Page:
Just Look...

Just Look...

Sunday, October 20, 2013

To the ICU Nurse, A Beautiful Character in So Many Stories

Dear ICU Nurse,

I hope it doesn't offend you, but until very recently, I didn't think about you very much. To be honest, I was relatively unaware of your existence. You are one of those people who aren't really at the top of the list when it comes to "People I Hope I'm In a Situation to Get to Meet". However, you are now on the top of my "Just Exactly the Perfect People for their Job" list...

I can't imagine what it must take to do your job. You encounter families at their most vulnerable, meet patients at their most broken. Many of your patients aren't even in a responsive state and visiting hours are few, so your job is a very lonely one. There are only two endings for patients in your care and neither involve much positive affirmation for you. In my job, I get visits from former students and am able to watch them grow and succeed. Your patients either don't make it at all or they move to a regular room and I suspect families are so eager to see improvement, it's doubtful they linger long to thank you or visit later.

Your job is also one of hyper-vigilance. You don't get the option of a "day off while still at work", a day to just go through the motions. If you slack or daydream or don't pay close attention, a person could die. That is quite a burden to carry.  If you're like most people in service professions, you connect to people. There are likely days and nights when you are at home, worrying and wondering about different patients in your care. I bet there are heart-breaking cases where you know the patient has no support system, no visitors, no one who is wishing them home.

During our ICU experience, I noticed your gentleness and kindness not only with your patients, but with their families. We tried not to be "that family" but I know you sensed our desperation as we asked you question after question regarding Grandmother's care and prognosis. We were often asking you to do the impossible, or at least the job of the doctor, and predict the future. We knew in our heads that you couldn't promise us any sort of outcome, but in our hearts we knew you wished you could as well. You just had a sense of when to be close and when to give us space. You turned a blind eye to the restrictions on number of visitors, seeming to understand that we all drew comfort from the presence of the others and wanted to milk every possible moment of time with Grandmother that we could get. You brought extra blankets when we mentioned that her feet felt cool, even though you probably knew she was comfortable. The blankets were ultimately for our own comfort. You lingered near when various family members had questions about care and you gave us distance when we held each other and cried. I saw you close your eyes one dark night as we gathered around her bedside and prayed. And to the older male nurse who, seeing us try to hold the door open for three frightened children to try and catch a glimpse of Grandmother, waving furiously, as she strained to see them and glean a little bit of hope, asked their ages and quickly ushered them all in for a quick hug and visit-- you honestly may have provided the turning point in her recovery.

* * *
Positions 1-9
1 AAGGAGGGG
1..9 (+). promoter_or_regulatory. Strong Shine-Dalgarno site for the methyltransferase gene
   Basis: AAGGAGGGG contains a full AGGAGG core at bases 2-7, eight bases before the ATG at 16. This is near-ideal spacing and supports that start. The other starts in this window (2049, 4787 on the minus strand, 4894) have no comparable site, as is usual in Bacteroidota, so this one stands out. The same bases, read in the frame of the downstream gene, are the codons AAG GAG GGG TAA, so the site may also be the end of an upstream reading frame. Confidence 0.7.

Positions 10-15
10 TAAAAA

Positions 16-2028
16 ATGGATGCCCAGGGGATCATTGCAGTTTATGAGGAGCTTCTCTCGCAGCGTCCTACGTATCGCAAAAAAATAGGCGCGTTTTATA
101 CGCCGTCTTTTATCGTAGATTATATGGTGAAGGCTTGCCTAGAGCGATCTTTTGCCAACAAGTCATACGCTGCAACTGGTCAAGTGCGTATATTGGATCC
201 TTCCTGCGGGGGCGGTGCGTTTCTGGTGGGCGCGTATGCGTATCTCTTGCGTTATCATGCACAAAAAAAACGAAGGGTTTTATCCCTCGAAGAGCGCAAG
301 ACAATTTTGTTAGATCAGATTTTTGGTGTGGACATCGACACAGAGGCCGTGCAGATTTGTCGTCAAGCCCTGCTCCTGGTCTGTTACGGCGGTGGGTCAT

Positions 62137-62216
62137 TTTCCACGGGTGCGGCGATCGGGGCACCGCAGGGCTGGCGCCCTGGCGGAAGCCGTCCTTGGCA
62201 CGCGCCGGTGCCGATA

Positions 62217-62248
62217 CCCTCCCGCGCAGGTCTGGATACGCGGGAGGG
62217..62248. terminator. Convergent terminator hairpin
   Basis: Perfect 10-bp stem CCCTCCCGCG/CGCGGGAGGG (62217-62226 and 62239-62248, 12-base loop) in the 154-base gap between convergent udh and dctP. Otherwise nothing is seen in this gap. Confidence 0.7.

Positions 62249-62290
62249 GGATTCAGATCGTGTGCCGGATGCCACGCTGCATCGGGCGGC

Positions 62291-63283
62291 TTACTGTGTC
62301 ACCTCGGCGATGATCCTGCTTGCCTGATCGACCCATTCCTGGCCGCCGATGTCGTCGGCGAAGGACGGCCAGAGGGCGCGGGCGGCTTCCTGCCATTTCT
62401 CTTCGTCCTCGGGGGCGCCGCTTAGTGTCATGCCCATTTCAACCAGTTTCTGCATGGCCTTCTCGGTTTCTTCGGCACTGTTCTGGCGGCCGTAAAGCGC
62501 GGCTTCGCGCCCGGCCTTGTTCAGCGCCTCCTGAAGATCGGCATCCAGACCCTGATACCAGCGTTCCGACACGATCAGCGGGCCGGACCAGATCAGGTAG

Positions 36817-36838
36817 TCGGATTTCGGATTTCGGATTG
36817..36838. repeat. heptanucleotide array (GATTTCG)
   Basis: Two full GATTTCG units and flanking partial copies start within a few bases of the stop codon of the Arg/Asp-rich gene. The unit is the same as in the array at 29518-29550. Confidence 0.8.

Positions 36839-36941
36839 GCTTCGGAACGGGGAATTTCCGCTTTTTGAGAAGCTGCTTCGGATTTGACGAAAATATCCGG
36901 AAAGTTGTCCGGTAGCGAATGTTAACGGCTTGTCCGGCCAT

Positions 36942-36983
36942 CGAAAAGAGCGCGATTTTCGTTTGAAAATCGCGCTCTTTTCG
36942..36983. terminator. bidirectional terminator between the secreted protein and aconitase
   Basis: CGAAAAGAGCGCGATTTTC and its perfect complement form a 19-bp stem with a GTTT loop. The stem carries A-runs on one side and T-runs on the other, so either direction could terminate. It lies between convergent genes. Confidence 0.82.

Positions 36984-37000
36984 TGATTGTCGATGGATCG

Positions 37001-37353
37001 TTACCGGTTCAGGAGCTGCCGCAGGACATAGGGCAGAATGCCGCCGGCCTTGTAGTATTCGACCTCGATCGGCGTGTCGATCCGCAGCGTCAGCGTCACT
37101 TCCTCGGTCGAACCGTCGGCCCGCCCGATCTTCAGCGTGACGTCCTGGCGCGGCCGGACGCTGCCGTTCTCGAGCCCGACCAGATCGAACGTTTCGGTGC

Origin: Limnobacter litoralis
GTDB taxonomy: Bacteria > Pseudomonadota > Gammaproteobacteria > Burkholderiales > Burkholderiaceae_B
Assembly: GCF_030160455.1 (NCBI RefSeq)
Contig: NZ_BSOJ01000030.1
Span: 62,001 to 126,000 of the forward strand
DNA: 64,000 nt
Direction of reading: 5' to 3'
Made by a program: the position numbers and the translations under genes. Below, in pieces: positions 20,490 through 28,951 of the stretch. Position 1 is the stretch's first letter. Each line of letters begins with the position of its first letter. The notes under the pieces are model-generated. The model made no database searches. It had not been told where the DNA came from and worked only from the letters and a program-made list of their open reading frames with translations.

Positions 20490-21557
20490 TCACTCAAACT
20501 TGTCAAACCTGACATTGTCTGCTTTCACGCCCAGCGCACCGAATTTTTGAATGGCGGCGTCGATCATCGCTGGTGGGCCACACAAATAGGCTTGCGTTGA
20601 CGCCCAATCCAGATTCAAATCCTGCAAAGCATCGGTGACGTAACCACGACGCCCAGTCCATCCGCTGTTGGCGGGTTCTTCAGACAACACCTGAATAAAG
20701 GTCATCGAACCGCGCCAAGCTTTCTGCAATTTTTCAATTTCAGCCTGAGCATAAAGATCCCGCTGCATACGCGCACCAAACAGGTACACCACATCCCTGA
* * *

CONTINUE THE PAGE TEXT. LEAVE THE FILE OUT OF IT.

Your patience with my grandfather as he vacillated from almost frantic hope, continually predicting that she would be home by the weekend, to low moments of despair was beautiful. You listened to him do the only thing he could do at that point... tell the details of their lives together and the stories of our family. You listened, and you didn't act like you had somewhere else to be, or you had heard the same things at the last visiting hours, or that he needed patronizing. You listened like he needed you in that moment as much as your patient, and you know what? He did.

I am in awe of your calling. You are capable and compassionate and courageous. You operate machines that hold human life in the balance, yet you also stroke an elderly hand and put warm socks on cold feet. You watch life return to broken bodies, but probably just as often, you stand guard as it leaves. You carry all that, watch the monitors, smile at the visiting families, and encourage your patients. I am so grateful you were there for our family in our time of trauma, and I pray that you are refreshed and renewed daily, given a supernatural strength to keep pressing forward. You are a beautiful character in so many stories.

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